1. As an introvert, I appreciated this thoughtful reflection on introversion. I can identify a lot with what the author writes: "But I need to remember why I'm wired that way [as an introvert]. It's good that I enjoy being an introvert, but my enjoyment is not the highest goal of my existence. God's glory is. And that often means doing things that are uncomfortable, unexpected, and desired, working against my wiring when necessary as a (hopefully) faithful bearer of Gods image in the world."
2. One area that I've been thinking about recently is about how parenthood changes parents. So often parents are only concerned about forming their children through their parenting, but they often neglect the reality that they are also being formed by their parenting as well. In fact, God uses parenting to make us more like Jesus. "God uses parenthood to strip away our independence and the sin that keeps us from abiding in him. My true need wasn't to find the perfect 'get your child to sleep' system or the best potty training program or even the top ten ways to get my kids to clean up after themselves, rather it was to see my desperate ned to rely on the grace of God."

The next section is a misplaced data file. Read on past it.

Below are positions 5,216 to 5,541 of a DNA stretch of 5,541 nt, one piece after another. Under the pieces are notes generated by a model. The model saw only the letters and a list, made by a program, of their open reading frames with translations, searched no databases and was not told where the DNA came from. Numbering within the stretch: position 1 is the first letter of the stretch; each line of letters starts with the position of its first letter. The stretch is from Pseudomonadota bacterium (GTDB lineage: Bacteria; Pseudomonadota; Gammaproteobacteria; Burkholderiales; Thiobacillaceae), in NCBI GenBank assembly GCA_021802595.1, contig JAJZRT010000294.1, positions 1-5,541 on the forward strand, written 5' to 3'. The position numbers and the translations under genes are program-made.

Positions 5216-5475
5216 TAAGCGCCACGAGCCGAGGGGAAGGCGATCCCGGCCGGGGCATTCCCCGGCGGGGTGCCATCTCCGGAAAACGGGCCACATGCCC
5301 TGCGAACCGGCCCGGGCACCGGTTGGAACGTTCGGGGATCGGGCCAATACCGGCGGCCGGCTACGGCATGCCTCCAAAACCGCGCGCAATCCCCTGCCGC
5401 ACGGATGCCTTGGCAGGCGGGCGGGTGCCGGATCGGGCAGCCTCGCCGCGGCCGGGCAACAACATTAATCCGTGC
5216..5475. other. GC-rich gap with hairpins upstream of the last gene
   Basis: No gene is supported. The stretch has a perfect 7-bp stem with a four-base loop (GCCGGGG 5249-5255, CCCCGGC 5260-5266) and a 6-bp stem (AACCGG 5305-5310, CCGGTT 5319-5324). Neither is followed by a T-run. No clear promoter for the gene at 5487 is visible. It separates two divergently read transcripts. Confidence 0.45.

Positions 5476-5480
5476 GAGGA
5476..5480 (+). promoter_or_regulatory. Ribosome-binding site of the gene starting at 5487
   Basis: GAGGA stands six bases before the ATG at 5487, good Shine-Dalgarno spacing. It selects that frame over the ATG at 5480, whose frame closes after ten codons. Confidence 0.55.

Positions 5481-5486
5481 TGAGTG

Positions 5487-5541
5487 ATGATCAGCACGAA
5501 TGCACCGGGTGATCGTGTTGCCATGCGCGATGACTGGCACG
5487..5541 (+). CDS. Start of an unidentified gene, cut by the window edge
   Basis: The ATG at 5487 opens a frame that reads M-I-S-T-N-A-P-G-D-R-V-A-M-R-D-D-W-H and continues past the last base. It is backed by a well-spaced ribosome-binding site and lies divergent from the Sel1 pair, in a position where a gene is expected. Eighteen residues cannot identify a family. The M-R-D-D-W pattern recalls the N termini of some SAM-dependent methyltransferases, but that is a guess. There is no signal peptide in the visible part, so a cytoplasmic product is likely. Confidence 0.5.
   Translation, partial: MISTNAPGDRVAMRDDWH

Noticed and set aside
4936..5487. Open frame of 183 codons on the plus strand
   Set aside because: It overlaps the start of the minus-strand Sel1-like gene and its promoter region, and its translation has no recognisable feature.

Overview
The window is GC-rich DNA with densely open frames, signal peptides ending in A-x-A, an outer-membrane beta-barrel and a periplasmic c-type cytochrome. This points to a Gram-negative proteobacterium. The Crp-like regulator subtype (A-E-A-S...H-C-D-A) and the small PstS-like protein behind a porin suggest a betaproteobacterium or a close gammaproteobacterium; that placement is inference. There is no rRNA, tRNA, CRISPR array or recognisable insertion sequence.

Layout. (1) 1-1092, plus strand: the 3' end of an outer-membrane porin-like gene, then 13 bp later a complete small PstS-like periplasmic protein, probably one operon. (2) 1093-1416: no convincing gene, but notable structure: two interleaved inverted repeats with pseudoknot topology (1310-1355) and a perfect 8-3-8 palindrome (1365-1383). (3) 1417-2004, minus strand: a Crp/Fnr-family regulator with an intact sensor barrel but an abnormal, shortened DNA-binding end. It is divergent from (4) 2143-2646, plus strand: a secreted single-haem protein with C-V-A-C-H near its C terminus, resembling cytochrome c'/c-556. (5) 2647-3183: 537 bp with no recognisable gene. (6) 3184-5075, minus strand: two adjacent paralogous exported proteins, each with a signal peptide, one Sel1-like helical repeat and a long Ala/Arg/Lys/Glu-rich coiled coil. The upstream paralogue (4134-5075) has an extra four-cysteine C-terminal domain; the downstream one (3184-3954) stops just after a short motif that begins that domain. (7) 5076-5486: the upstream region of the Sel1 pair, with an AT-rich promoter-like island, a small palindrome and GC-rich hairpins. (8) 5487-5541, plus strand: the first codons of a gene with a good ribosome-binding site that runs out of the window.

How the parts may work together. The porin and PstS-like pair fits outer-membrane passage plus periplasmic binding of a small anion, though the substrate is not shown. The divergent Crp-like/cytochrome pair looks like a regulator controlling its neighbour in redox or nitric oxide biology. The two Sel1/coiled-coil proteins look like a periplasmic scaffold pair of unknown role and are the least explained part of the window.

3. In our house, children's Bibles are everywhere. We have plenty of storybook Bibles that we use to teach our kids basic biblical stories and truth. I've always been wary of these books though. I don' want to trivialize the Bible, or present stories as fairy tales, which some of these books can often do. I think our favorite children's Bible is the ESV Family Bible, which has magnificent illustrations, and includes the actual words of scripture, rather than an author's paraphrase. Anyway, here's a very long and thorough article that addresses the positive and negative aspects of using children's Bibles to teach stories. As the author points out, there are always parts of the Bible left out, and the author's view inserted in. Not that that's necessarily bad, but it's at least something to be aware of.
4. "Great amounts of time get invested in helping young people negotiate the choppy waters of early adulthood, middle-aged people work their way through the challenges of marriage, family and career, and older persons figure out meaning late in life sometimes without much-loved spouses, declining health, and shrinking numbers of living peers. Pastors and elders mistakenly think they must become masters of each stage of life, counsel people through every opportunity and difficulty, and be there in every circumstance. But, actually, the Bible instructs the pastor to teach the congregation to be there for one another and does so by tying the generations together so that the built-in expertise of old age gets leveraged for every younger generation. It's a beautiful thing."